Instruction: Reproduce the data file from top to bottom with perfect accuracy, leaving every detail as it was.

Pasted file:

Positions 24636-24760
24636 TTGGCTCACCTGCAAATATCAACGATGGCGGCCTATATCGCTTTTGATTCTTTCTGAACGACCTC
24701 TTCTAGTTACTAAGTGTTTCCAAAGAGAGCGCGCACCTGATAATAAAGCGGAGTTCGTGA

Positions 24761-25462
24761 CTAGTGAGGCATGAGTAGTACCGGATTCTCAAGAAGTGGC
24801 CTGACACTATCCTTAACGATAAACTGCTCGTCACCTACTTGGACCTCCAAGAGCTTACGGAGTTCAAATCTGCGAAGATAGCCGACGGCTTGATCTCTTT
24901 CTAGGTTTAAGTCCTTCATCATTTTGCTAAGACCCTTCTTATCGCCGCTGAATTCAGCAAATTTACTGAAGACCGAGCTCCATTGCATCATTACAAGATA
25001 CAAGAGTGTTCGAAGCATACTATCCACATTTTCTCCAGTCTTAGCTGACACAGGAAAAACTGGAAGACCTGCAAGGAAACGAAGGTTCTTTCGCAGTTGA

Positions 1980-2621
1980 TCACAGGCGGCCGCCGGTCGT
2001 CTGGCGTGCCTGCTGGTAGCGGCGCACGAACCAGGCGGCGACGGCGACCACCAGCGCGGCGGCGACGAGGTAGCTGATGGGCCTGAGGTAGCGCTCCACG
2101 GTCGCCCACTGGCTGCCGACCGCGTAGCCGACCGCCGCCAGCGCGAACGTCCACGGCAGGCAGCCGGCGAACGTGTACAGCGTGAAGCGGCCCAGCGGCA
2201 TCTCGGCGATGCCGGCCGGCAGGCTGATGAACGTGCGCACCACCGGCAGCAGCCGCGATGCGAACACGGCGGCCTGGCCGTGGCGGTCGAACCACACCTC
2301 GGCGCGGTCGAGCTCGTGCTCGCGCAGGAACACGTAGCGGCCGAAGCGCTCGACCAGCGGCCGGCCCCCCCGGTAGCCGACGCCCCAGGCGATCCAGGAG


Positions 24636-24760
24636 TTGGCTCACCTGCAAATATCAACGATGGCGGCCTATATCGCTTTTGATTCTTTCTGAACGACCTC
24701 TTCTAGTTACTAAGTGTTTCCAAAGAGAGCGCGCACCTGATAATAAAGCGGAGTTCGTGA

Positions 24761-25462
24761 CTAGTGAGGCATGAGTAGTACCGGATTCTCAAGAAGTGGC
24801 CTGACACTATCCTTAACGATAAACTGCTCGTCACCTACTTGGACCTCCAAGAGCTTACGGAGTTCAAATCTGCGAAGATAGCCGACGGCTTGATCTCTTT
24901 CTAGGTTTAAGTCCTTCATCATTTTGCTAAGACCCTTCTTATCGCCGCTGAATTCAGCAAATTTACTGAAGACCGAGCTCCATTGCATCATTACAAGATA
25001 CAAGAGTGTTCGAAGCATACTATCCACATTTTCTCCAGTCTTAGCTGACACAGGAAAAACTGGAAGACCTGCAAGGAAACGAAGGTTCTTTCGCAGTTGA

Positions 1980-2621
1980 TCACAGGCGGCCGCCGGTCGT
2001 CTGGCGTGCCTGCTGGTAGCGGCGCACGAACCAGGCGGCGACGGCGACCACCAGCGCGGCGGCGACGAGGTAGCTGATGGGCCTGAGGTAGCGCTCCACG
2101 GTCGCCCACTGGCTGCCGACCGCGTAGCCGACCGCCGCCAGCGCGAACGTCCACGGCAGGCAGCCGGCGAACGTGTACAGCGTGAAGCGGCCCAGCGGCA
2201 TCTCGGCGATGCCGGCCGGCAGGCTGATGAACGTGCGCACCACCGGCAGCAGCCGCGATGCGAACACGGCGGCCTGGCCGTGGCGGTCGAACCACACCTC
2301 GGCGCGGTCGAGCTCGTGCTCGCGCAGGAACACGTAGCGGCCGAAGCGCTCGACCAGCGGCCGGCCCCCCCGGTAGCCGACGCCCCAGGCGATCCAGGAG